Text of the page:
Archive for the ‘Chicago DUI attorney’ tag
January 23rd, 2014 at 10:41 am
Alex Tapia-Aguilar, 34, of Round Lake, was charged with drunken driving and arrested after slamming into a police car while intoxicated, according to the Chicago Tribune. Tapia-Aguilar was driving on the wrong side of the road when he hit the squad car, and injured a police officer in the process. He is now facing “two counts each of aggravated driving under the influence and DUI,” according to the Chicago Tribune. “After the crash, the officer had to climb out of his window to stop Tapia-Aguilar because of the extent of the damage to his vehicle,” the Tribune reports. The officer was taken to Vista Health System, treated for his injuries, and released. Tapia-Aguilar refused medical help at the scene.
Damage to both cars was extensive, the Tribune reports. It isn’t clear if sobriety tests were administered immediately following the crash, but Tapia-Aguilar told police that “he thought the car might have been delivering papers,” according to the Tribune. Tapia-Aguilar was also “charged with driving without a valid driver’s license, driving without insurance, improper lane usage, failure to reduce speed to avoid an accident and criminal damage to state-supported property,” the Tribune reports.
Aggravated DUI carries a heavier punishment than DUI, according to the 2014 Illinois DUI Factbook. “Any mandatory term of imprisonment or community service is not subject to suspension or reduction,” the Factbook states. An aggravated DUI can apply to a number of different scenarios including (but not limited to):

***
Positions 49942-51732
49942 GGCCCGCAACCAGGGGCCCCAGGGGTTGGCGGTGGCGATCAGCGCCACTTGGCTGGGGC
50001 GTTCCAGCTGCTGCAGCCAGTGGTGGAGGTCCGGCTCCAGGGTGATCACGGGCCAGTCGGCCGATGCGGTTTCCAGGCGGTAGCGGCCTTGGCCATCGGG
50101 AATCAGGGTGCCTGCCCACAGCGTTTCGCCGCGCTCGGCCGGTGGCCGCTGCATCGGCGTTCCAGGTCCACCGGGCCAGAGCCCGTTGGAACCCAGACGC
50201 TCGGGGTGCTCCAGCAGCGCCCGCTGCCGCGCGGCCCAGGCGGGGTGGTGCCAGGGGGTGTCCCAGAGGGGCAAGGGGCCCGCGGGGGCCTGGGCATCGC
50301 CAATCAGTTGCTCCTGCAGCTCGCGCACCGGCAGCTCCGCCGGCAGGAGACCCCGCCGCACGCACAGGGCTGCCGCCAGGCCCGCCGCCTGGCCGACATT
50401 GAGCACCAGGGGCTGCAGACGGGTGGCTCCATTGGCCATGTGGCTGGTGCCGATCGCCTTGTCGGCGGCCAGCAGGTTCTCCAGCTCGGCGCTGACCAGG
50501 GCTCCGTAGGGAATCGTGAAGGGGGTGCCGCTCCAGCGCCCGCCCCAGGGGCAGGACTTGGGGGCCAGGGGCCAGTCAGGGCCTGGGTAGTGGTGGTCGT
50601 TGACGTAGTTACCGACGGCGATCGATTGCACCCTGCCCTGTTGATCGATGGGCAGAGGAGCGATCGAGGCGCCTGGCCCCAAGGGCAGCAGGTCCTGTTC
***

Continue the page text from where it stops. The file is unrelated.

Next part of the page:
- A third or subsequent DUI
- DUI committed while driving a school bus carrying one or more persons age 18 or younger
- DUI resulting in great bodily harm
- DUI committed without a valid license
- DUI committed without car insurance
- DUI committed after a previous conviction for reckless homicide while DUI
- DUI resulting in death
Illinois is a Zero Tolerance state, which means that if you’re pulled over and your BAC measures .01 or greater you can be ticketed. To have a BAC of .01 a normal adult of any weight needs only to consume one drink in an hour.
If you or someone you know has been charged with DUI in Chicago, don’t go through it alone. Contact Ramsell & Associates today.
January 14th, 2014 at 8:10 pm
In early January CBS 2 Chicago reporter Dave Savini was arrested for DUI, misdemeanor battery charges, and endangering the life of a child after he left the scene of a traffic accident, according to the Daily Herald. The accident occurred in the parking lot of a Naperville Taco Bell. “The driver of the other vehicle told police that he wanted to report the collision to police,” the Daily Herald reports, “but Savini refused.” The driver took a photo of Savini’s license plate, which is how authorities were able to prove his involvement in the incident.
When he was arrested, “Savini had two children under age 18 in the car, hence the endangering charge,” according to the Daily Herald. He was released on $3,000 bond “shortly after 4am on the charges, which include a misdemeanor hit-and-run charge.”